South Africa has a long history of blended wines; the tale of their development interweaves old and new varieties.

Chenin Blanc then, as often now, was a mainstay in white blends; partnered by Colombar, Sauvignon Blanc or Semillon, these were fresh, easy-drinking wines. Fairview’s Charles Back was the first to craft a serious, oak-matured Sauvignon Blanc-Semillon blend with his 1983 Charles Gerard. Unfortunately, he proved to be ahead of his time. It took until 2001, when André van Rensburg at Vergelegen firmly established this pairing, one which has grown in stature and proven ageability. Today, others similarly esteemed include Cape Point Vineyard Isliedh, Tokara Director’s Reserve, Chamonix Reserve and Steenberg Magna Carta.

The introduction of Rhône varieties Roussanne, Marsanne, Viognier, increased plantings of Grenache Blanc together with Chenin Blanc, Chardonnay, Semillon and others have contributed to a style of blend unique to the Cape. Increased flavour and textural complexity are derived from any of the following: skin contact, spontaneous fermentation in concrete eggs, clay amphorae, oak foudres; there are no restrictions on winemakers’ imagination!  Adi Badenhorst’s AA Badenhorst White, Olifantsberg Blanc, Chris & Suzaan Alheit’s Cartology and Eben Sadie’s Ouwingerds T’Voetpad (a field blend from old vines) are just a handful of these Cape originals.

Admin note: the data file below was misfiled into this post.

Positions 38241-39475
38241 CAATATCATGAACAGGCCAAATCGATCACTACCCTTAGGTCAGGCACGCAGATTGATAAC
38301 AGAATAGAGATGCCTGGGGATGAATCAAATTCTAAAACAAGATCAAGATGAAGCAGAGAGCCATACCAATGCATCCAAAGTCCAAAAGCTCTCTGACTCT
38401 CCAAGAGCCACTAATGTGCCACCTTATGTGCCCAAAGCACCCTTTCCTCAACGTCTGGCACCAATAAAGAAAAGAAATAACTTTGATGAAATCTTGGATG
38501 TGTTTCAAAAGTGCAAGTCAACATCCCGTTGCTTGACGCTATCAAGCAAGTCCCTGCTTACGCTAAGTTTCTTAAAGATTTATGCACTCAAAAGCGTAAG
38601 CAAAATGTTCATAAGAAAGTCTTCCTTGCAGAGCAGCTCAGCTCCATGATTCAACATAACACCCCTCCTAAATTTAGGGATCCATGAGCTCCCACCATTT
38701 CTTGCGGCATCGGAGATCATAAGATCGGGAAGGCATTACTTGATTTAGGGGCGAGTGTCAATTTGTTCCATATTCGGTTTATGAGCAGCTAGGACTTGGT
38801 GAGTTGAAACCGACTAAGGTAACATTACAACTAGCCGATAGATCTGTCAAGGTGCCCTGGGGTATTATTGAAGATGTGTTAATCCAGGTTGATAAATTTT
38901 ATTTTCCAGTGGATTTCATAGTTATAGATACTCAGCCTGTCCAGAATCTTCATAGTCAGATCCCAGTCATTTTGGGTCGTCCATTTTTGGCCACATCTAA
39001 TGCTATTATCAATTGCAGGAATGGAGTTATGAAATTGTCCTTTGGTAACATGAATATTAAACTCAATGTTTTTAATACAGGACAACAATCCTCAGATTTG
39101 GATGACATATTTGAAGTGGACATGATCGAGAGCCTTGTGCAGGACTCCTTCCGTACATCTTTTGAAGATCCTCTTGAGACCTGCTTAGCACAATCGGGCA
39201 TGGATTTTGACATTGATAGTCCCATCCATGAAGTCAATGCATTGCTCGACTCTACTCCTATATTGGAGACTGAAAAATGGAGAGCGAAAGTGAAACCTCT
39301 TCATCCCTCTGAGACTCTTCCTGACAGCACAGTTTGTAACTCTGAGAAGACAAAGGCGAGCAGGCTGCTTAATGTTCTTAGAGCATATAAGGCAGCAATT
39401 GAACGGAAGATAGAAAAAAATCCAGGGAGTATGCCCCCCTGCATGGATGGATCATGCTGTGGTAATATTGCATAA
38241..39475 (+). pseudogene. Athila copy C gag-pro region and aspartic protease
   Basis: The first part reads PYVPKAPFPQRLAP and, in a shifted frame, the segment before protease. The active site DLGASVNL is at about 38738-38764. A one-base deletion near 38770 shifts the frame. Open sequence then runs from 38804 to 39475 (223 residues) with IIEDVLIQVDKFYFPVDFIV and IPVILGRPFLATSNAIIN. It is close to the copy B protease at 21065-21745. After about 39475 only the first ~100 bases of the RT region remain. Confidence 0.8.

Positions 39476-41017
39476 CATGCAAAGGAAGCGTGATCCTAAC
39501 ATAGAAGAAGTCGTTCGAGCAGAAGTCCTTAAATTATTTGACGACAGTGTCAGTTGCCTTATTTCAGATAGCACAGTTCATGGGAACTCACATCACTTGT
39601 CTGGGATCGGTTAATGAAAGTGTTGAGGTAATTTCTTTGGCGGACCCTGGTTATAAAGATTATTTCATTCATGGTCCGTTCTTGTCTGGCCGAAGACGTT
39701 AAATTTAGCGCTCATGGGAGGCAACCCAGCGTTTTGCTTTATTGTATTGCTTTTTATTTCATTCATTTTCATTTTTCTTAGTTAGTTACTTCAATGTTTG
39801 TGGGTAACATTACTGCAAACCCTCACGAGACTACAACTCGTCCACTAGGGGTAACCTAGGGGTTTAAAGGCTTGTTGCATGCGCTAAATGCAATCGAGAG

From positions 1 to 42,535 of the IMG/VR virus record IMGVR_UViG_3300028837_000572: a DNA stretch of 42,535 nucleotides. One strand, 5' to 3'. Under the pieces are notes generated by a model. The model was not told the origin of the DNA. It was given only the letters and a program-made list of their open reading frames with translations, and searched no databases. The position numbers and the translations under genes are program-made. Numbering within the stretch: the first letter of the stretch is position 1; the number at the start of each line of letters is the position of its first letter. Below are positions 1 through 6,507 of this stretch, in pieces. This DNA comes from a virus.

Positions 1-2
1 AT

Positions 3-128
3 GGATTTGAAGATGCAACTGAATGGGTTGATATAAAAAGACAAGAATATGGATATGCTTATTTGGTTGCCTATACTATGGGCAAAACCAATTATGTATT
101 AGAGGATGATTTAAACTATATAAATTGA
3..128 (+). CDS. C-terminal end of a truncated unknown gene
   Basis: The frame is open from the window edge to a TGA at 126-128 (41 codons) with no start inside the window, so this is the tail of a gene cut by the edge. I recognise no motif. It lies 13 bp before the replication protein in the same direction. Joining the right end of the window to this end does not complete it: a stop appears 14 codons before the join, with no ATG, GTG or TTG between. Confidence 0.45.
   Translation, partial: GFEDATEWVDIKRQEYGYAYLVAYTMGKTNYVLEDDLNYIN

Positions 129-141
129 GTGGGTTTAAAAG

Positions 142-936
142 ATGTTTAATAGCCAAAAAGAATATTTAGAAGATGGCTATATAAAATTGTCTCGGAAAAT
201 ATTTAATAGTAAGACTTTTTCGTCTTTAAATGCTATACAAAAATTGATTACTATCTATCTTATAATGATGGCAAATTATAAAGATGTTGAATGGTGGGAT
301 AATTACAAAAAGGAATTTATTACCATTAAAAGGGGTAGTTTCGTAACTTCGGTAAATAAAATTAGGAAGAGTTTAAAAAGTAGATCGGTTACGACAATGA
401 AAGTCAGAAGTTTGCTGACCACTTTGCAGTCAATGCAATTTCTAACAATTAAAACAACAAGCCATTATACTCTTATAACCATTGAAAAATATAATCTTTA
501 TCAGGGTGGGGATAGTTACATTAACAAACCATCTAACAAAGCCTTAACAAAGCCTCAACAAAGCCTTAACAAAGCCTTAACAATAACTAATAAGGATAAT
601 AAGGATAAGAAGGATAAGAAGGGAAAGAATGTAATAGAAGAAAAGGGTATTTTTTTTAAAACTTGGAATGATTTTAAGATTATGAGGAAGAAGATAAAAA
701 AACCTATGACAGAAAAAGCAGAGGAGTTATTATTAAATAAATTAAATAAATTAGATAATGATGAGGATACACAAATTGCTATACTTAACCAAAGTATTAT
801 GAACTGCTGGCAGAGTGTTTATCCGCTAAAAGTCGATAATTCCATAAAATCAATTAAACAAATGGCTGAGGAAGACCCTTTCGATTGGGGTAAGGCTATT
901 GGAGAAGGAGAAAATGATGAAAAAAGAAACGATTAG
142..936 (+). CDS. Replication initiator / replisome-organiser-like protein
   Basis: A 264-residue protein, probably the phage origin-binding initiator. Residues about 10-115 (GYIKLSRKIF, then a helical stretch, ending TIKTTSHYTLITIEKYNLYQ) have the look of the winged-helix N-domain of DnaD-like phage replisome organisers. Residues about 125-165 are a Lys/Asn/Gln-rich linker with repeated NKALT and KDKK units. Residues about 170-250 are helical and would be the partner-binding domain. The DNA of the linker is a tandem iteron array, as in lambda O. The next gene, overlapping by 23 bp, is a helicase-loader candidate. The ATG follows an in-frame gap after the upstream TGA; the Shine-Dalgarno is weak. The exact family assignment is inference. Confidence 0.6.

Amazingly, some early red blends styled for accessibility, have stood the test of time; Chateau Libertas, first made in 1932, is among the best known. For many years, it was Cabernet-based, usually with Cinsaut, and wood-matured. Rustenberg Dry Red, a two-thirds Cabernet, one-third Cinsaut mix, co-fermented and aged in large, old oak was another favourite.
At the end of the 1970s, red Bordeaux-style blends, featuring Cabernet Sauvignon, Merlot and Cabernet Franc, assumed the mantle of flagship for a growing number of winemakers. The first, Welgemeend Estate 1979, was shortly followed by Meerlust Rubicon, Kanonkop Paul Sauer and Overgaauw Tria Corda; these remain among the Cape’s most highly regarded today.
There were always undercurrents of enthusiasm for Shiraz but it was only when other Rhône and Southern French varieties – Mourvèdre, Carignan, Grenache, Cinsaut, all well-suited to the Cape’s Mediterranean climate – excited a new generation of ‘young gun’ winemakers that blending these grapes became popular. Radford Dale Black Rock (Swartland), Newton Johnson Granum (Hemel en Aarde), Saronsberg Full Circle (Tulbagh), Ken Forrester The Gypsy (Stellenbosch) illustrate their success in many different origins.
Italian, Portuguese and Spanish red varieties, Pinotage too; all are giving rise to individual blends, many still works in progress.

So, what’s next? Suddenly, retro is the name of the game.

The Revenant 2017 (one that returns after death or a long absence) made by Nadia Barnard at Waterkloof under the False Bay Vineyards label, re-visits the Sauvignon Blanc-Chenin Blanc pairing. Owner, Paul Boutinot, explains this was a winning blend in France, but fell out of fashion (as it did here). Today, spontaneous ferment, old barrels, concrete eggs and lees-enrichment provide a similar easy-drinking style but one of much greater interest. 

Inspired by the old Cabernet-Cinsaut blends, Chris and Andrea Mullineux describe their Leeu Passant Dry Red as a ‘deconstruction and reconstruction’ of them, with the addition of Cabernet Franc. Appropriately, Cinsaut and Cabernet Sauvignon are sourced from old vines, ranging in age from 39 to 118 years old, the latter South Africa’s oldest registered red wine vineyard. Unlike its forebears, Leeu Passant Dry Red is most definitely made with ageing in mind.

- Angela Lloyd